A method is described that, for the first time, allows instantaneous estimation of the Ia fiber input to human soleus motoneurons following electrical stimulation of the tibial nerve. The basis of the method is to determine the thresholds of the most and least excitable 1a fibers to electrical stimulation, and to treat the intervening thresholds as having a normal distribution about the mean; the validity of this approach is discussed. It was found that, for the same Ia fiber input, the percentage of soleus motoneurons contributing to the H (Hoffmann)-reflex differed considerably among subjects; when the results were pooled, however, there was an approximately linear relationship between Ia input and motoneuron output. Weak extension of the great toe diminished the soleus motoneuron reflex discharge in all but 2 of 16 subjects; the results for weak ankle plantarflexion were less consistent, but overall, there was a reduction in soleus motoneuron output also. The methodology should provide new insights into disorders of movement and tone, especially as it permits estimates of motoneuron depolarization to be made.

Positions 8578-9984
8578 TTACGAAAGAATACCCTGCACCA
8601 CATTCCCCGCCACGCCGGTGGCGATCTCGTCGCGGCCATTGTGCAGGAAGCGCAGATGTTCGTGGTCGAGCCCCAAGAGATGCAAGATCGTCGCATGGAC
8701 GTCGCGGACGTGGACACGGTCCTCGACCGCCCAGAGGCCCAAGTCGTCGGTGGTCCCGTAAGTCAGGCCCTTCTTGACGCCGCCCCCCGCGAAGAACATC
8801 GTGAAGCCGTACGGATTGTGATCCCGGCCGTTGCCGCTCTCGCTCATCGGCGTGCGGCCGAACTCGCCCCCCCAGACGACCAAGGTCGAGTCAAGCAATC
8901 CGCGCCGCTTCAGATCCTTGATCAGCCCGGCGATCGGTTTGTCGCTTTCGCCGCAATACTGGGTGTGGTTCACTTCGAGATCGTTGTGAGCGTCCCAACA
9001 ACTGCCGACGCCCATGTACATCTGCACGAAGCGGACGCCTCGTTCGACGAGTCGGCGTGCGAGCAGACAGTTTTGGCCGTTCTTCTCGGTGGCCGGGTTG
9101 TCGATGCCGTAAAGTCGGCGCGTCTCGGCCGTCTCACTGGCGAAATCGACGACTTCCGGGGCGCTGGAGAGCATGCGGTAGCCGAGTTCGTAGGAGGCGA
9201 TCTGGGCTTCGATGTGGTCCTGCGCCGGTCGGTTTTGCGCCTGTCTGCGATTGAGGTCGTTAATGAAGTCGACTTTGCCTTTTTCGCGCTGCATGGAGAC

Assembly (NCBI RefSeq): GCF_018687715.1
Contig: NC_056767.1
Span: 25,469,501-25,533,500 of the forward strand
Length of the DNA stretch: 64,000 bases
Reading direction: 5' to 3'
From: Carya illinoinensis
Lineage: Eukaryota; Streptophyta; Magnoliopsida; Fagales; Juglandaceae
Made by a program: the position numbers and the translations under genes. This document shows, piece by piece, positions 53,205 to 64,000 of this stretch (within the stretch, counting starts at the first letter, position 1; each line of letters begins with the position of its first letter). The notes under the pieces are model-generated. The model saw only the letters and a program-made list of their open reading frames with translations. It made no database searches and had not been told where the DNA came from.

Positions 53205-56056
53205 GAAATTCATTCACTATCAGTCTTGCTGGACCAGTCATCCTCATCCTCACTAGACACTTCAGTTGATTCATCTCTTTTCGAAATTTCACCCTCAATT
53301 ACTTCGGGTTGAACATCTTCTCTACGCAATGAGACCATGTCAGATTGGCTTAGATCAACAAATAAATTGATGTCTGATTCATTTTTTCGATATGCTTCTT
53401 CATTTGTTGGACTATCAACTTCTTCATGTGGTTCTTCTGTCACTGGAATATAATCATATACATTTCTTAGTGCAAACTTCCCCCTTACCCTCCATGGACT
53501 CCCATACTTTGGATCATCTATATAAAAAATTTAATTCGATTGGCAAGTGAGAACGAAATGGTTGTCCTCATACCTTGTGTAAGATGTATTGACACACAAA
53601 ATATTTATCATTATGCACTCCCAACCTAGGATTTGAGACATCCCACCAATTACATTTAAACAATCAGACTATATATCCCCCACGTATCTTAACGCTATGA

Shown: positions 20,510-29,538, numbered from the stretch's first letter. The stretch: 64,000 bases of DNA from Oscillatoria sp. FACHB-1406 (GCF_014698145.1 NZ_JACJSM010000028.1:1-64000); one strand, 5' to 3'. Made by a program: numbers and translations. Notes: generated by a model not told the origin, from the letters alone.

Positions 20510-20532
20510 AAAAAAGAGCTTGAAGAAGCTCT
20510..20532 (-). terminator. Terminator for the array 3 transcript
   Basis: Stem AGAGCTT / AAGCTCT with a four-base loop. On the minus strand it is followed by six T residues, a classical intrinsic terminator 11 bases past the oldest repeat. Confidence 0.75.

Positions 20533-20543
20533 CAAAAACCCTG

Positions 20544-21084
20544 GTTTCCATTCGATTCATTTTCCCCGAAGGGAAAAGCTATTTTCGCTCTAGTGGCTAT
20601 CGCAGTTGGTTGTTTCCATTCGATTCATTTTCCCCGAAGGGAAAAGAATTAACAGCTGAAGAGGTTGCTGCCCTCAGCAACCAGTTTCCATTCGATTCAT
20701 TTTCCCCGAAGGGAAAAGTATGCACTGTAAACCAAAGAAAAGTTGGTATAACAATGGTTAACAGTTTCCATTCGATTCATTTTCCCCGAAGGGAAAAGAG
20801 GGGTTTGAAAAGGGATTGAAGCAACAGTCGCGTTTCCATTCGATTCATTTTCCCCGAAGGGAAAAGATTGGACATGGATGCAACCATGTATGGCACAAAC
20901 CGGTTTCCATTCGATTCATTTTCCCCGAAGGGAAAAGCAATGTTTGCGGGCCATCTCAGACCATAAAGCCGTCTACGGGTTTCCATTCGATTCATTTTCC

NEW & NOTEWORTHY Assuming a normal distribution of Ia fiber thresholds to electrical stimulation and using the H-reflex, we determined for the first time an Ia input-α-motoneuron output relationship for the human soleus muscle. The relationship varies greatly among subjects but, overall, is approximately linear. Minimal contraction of a toe muscle alters the relationship dramatically, probably due to presynaptic inhibition of Ia fibers. Drawing on the literature, we can calculate changes in α-motoneuron membrane potential.